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How Can I Increase The Span Of My Musical Thoughts?


luderart
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Most of my music seems clearly divided into 4-bar sections or thoughts of reliable regularity that follow one another rather than truly proceeding from one another, or merging into one another as great music I have come to believe should.

I am seeing this as a shortness of the span of my musical thought. If so, is that a weakness and should one seek to remedy it? Indeed, can it be remedied or is it rather a reflection of one's maturity and life experience that can only be changed through developing maturity as a person first and only then as a composer?

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Well, if that is the only way you approach formal building blocks, it's not so much as a shortness in span, as it is the nonexistence of one. Whether or not it is a weakness is up to you to decide.

Since your idea of 'great' music, has similar structure to what you write, why are you concerned?

Maybe you have misunderstood. I mean great music (or at least a lot of great music) flows and does not seem as though divided into sections or clearly distinct 4-bar phrases that follow one another. Yet my music seems to be divided into sections like that. I was just wondering whether that would be considered a weakness in composing or it's just a reflection of one's psychic experience and maturity and therefore of the musical experience that proceeds from it.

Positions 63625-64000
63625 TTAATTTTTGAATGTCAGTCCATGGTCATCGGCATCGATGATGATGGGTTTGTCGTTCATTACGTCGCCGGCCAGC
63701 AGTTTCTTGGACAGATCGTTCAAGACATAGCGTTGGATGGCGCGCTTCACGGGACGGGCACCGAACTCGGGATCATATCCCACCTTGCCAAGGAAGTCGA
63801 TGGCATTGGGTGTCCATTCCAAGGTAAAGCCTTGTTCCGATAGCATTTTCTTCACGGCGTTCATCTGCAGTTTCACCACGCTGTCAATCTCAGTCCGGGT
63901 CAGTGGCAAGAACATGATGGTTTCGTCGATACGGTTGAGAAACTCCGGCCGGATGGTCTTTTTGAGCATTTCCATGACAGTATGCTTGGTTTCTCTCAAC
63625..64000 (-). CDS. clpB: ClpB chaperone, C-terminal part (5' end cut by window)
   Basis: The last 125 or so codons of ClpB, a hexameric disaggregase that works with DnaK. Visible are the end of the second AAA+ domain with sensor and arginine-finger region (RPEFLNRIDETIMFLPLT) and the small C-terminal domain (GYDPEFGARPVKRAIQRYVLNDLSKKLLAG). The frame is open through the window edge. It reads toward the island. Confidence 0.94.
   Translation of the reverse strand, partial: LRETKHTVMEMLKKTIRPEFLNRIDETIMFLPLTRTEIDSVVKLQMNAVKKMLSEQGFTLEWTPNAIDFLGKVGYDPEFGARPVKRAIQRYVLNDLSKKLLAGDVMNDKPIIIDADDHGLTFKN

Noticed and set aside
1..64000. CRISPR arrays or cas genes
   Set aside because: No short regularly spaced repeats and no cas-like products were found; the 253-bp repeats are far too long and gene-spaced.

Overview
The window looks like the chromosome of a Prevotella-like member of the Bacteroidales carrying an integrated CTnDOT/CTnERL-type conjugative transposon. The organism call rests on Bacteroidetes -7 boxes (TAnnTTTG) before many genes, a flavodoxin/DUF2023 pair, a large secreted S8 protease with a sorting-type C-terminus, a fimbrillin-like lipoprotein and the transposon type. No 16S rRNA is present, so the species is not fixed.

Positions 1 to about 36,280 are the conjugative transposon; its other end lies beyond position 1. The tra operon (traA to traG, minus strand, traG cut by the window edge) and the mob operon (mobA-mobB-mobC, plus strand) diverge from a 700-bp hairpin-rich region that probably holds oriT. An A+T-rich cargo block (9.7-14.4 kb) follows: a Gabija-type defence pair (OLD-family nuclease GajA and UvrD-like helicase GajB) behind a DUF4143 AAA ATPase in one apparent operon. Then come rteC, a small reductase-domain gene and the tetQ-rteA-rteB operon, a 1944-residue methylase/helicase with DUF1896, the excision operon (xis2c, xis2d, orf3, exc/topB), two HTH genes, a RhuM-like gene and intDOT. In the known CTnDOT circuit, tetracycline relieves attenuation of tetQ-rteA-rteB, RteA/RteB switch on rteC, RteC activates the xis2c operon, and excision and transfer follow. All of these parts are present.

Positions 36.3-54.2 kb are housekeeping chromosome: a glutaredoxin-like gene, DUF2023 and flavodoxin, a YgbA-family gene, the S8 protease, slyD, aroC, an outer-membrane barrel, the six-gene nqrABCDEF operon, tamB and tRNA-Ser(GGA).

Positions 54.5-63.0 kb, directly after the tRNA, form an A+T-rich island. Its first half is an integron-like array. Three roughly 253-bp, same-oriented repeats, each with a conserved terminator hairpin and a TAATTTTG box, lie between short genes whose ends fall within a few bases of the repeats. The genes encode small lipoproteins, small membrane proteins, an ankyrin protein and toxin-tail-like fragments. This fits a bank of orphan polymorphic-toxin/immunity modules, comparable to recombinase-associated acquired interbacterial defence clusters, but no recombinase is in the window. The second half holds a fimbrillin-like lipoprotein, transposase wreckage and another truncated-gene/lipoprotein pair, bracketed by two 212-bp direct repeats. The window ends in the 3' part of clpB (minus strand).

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One thing that I found works for me is to focus instead on smaller motivic units and approach them similar to Phil's idea of single process structures. You'd be surprised how much you can get out of smaller units and how versatile a simple 3 or 4 note idea can be. One thing I would suggest, is perhaps to listen and study the scores of a variety of compositional styles. Eventually, you'll find what works for you.

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I think I know exactly what you mean, this is something I struggled with when I first started composing. I think the best advice is to listen to music, look at the score, and see exactly how they thwarted expectations. Haydn is great for this. However, in later romantic music, these expectations were not even there and odd-measured statements flow more freely into eachother.

Another problem is having your little phrase/statement and then repeating it immediately to justify its existence. This is something Debussy did a lot and can be a turn off for me.

But hey, if you like it, then go for it, there's nothing objectively *bad* about 4-bar phrases.

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Strive do break your habits, if you feel that is your weakness. Even if you don't feel that way, try 'new' things, you know you're not comfortable, or all too familiar with.

Agreed. Force yourself to experiment outside of your comfort zone. Give yourself specific parameters and constraints to streamline and focus your efforts in other directions. Harmonic, rhythmic, textural limitations will force you to use the unrestricted elements to expand on your current vocabulary and tools.

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